By ISABEL QUIGLY
The Lion. (Leicester Square Theatre.) IF you take two people who look like human beings and strike you as being people and make you mind what happens to them, and then give them the bad side of the argument to support, and then two others who look and behave like actors (or rather like film stars, in the old silly sense), so that you don't give tup- pence what happens to either of them, and give them the good, you're likely to get a mixed-up audience. Few more mixed-up and up-mixing films can have come our way lately than The Lion (director: Jack Cardiff; 'EY certificate), which I think contains some very nasty-smelling sym- bolism, but whose saviours and anti-symbols are so colourless and ineffective that one is left in the unsatisfactory state of having warm sym- pathy for the wrong people.
The two real people in the film are that arch- human Trevor Howard (whom they give every- thing, from appalling clothes to hilarious pro-
nouncements, to diminish, but without success)• and a child called Pamela Franklin, who was Flora in The Innocents and now has another fairly spooky job on hand. The saviours are tWo who epitomise the star system at its worst, two 'names' whose likeness to humanity is about as close as that of luscious food advertisements is to food you can taste, smell and swallow;: and neither of whom (William Holden and Capuchinc), so hopelessly synthetic are they in personality, can appear in anything one is really going to feel for. So you are responding to The Lion on two levels---one the level of things You might care about, the other the level of the old- style film 'drama' in which people say things like: 'And—if it's any consolation to you—You have (gulp) my love,' and lions are shot in the nick of time and human problems settled from the start, you know perfectly well, because its William Holden settling them. No connection between the two levels; you might he seeing two films whose reels have got muddled by the pro- jectionist.
The Lion is about the effect of Africa on people. A child is growing up on a reserve for wild animals, where her greatest friend is 3 full-grown lion over whom, as he was brought up with her since both of them were cubs. she exercises absolute control. Years ago her mother, then married to an American lawyer, fell In love with Africa in the person of a great-white- hunter called Bullit, who gave up great-white- hunting for her sake and settled down as warden of the reserve. Now, rather out of love with bout Africa and Bullit, and realising the child is fall, ing in love, as she once did, with `Africanness,,' she sends for her ex-husband in a panic to as' his advice. The effect of all this is deadly Pr°• dictable: since no nice sub-teenager hobnobs with lions, let alone gets invited to be the bride, of a fearsome scar-faced savage, Africa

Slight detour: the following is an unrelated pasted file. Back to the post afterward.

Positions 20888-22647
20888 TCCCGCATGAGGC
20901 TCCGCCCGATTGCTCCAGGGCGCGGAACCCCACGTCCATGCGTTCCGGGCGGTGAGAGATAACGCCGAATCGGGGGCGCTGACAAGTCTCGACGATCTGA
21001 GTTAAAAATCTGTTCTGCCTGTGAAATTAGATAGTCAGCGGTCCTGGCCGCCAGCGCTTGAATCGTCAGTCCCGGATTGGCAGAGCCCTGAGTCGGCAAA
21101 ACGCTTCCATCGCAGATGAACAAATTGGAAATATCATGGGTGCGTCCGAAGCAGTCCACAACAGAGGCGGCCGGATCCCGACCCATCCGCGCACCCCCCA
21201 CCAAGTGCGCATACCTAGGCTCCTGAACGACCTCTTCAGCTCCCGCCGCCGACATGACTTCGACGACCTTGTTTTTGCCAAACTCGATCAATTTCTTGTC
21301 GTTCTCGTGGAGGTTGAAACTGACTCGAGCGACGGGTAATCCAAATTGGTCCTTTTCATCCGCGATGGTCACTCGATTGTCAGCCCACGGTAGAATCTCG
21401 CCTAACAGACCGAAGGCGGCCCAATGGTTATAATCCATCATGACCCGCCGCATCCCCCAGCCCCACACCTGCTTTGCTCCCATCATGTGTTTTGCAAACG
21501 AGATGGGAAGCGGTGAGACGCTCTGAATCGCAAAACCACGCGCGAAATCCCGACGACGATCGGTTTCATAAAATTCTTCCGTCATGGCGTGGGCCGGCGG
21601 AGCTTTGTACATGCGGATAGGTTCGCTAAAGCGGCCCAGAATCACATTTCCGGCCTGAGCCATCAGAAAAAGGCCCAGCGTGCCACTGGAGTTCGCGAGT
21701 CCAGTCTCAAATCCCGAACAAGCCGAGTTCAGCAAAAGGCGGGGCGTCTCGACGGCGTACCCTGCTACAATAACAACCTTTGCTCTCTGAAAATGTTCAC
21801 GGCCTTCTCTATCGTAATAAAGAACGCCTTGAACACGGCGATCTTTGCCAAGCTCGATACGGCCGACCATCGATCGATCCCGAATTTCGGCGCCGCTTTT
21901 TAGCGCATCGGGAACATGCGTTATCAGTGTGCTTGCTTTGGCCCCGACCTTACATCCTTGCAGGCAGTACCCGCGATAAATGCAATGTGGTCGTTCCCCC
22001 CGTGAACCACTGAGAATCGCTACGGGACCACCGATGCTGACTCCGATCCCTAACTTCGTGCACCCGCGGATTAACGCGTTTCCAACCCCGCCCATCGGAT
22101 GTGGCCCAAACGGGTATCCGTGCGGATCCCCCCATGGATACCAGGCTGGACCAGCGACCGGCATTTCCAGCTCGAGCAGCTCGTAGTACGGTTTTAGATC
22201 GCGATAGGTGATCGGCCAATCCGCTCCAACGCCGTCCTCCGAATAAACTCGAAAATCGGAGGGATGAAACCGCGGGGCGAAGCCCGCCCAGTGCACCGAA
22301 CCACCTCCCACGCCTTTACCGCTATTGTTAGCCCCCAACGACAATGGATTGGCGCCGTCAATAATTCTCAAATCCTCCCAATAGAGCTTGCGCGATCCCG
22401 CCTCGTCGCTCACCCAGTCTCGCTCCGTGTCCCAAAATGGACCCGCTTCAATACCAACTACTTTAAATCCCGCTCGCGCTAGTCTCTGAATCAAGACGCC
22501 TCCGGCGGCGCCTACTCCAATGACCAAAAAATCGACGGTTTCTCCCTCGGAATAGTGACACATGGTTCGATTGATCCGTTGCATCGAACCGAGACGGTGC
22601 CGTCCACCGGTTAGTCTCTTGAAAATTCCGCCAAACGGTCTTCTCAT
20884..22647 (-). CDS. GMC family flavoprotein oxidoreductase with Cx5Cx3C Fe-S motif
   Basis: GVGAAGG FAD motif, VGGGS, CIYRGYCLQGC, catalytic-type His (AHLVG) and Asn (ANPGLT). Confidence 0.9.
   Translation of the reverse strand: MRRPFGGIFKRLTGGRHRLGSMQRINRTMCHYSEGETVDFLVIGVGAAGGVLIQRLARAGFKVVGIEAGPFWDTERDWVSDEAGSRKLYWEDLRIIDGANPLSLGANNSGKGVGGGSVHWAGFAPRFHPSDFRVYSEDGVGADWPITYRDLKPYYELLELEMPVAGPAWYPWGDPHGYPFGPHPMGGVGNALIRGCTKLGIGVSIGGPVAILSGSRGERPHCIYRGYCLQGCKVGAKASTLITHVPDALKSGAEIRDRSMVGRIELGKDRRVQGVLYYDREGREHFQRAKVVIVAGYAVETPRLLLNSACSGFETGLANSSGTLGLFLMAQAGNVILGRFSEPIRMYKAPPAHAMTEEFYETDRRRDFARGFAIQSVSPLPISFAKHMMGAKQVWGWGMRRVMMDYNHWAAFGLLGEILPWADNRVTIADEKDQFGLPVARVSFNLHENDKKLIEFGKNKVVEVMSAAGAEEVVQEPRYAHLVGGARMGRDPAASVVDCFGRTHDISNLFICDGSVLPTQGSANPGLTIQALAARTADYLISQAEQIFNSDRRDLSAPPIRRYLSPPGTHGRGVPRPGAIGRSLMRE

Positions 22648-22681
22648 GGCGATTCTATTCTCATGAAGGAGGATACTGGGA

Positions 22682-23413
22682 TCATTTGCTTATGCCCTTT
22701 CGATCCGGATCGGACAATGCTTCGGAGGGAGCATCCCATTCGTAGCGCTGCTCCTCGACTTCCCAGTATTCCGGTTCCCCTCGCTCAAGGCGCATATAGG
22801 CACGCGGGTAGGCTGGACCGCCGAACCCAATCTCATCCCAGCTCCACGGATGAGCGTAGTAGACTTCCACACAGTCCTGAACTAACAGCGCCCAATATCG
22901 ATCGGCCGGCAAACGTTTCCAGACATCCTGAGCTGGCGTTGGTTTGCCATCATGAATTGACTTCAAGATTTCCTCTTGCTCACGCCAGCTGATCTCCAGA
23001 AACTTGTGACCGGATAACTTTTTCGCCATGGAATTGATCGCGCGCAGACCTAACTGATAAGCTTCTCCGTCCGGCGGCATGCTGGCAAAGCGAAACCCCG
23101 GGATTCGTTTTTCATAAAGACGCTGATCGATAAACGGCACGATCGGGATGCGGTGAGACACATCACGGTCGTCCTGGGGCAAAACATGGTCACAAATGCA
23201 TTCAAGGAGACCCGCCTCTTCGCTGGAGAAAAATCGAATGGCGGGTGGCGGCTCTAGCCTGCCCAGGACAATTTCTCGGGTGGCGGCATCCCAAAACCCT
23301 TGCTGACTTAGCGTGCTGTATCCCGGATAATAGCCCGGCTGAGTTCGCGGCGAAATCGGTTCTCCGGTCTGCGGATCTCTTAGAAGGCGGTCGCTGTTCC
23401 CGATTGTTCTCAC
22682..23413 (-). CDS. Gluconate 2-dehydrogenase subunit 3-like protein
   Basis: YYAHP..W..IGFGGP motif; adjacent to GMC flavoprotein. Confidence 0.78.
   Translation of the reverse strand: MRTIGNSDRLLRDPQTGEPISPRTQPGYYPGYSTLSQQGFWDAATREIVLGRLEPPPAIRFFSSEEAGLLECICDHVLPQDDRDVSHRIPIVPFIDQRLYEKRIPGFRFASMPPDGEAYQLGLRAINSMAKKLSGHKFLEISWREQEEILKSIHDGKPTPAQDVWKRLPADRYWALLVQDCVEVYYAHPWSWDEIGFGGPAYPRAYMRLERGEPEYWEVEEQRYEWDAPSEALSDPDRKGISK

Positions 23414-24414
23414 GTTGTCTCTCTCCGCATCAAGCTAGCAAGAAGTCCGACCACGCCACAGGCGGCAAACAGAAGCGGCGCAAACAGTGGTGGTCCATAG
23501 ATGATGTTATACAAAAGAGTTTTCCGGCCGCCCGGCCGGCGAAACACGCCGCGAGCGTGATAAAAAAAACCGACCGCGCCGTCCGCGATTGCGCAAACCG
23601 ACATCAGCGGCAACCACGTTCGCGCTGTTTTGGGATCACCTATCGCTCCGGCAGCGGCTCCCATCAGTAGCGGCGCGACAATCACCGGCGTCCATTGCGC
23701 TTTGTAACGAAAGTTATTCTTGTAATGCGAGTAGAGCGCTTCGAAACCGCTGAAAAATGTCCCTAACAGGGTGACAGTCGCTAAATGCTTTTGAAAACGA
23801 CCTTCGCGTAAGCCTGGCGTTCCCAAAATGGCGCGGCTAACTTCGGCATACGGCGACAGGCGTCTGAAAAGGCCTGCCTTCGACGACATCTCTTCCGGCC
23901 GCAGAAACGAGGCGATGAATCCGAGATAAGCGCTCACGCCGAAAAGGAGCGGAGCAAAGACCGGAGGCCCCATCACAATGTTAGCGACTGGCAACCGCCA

The symbolism is at once crude, cruel and prissy, an odd combination, obvious Sc'"'3 imagery suddenly seeming to embarrass everY. one, and a great deal being ineptly hinted
the person of one of those transparently childish
English little girls. The warden (Trevor FlowarA) advocate of 'instinctive' living, is made to behave like a sinister buffoon, wear baggy shorts, address his rival as 'sport' and himself be referred t43 by his wife as `Bullit,' and say things like: lber0 e it is, my Africa! It hasn't changed since beginning of time. . . .' Mr. Howard's eraggYi presence gets over all this, but the meaning °11 the .film is plain : wild life, in the sense of 30 African reserve, and civilisation, in the scit. of a farm in Massachusetts, are incomPatib, `i; one is morally sounder than the other; the lion which is Africa, must be shot. kept rernetmr.r, ing Mr. Howard championing the Afri'30 elephants, in The Roots of Heaven, with the safeI blazing, improbable face, only that time on a side of the angels. The angels in this film are soggy bunch. The animals are splendid' he child, in spite of transparency and a Inannthe air (not un-jungly, though), is good. Ann moral, to my mind, slinks.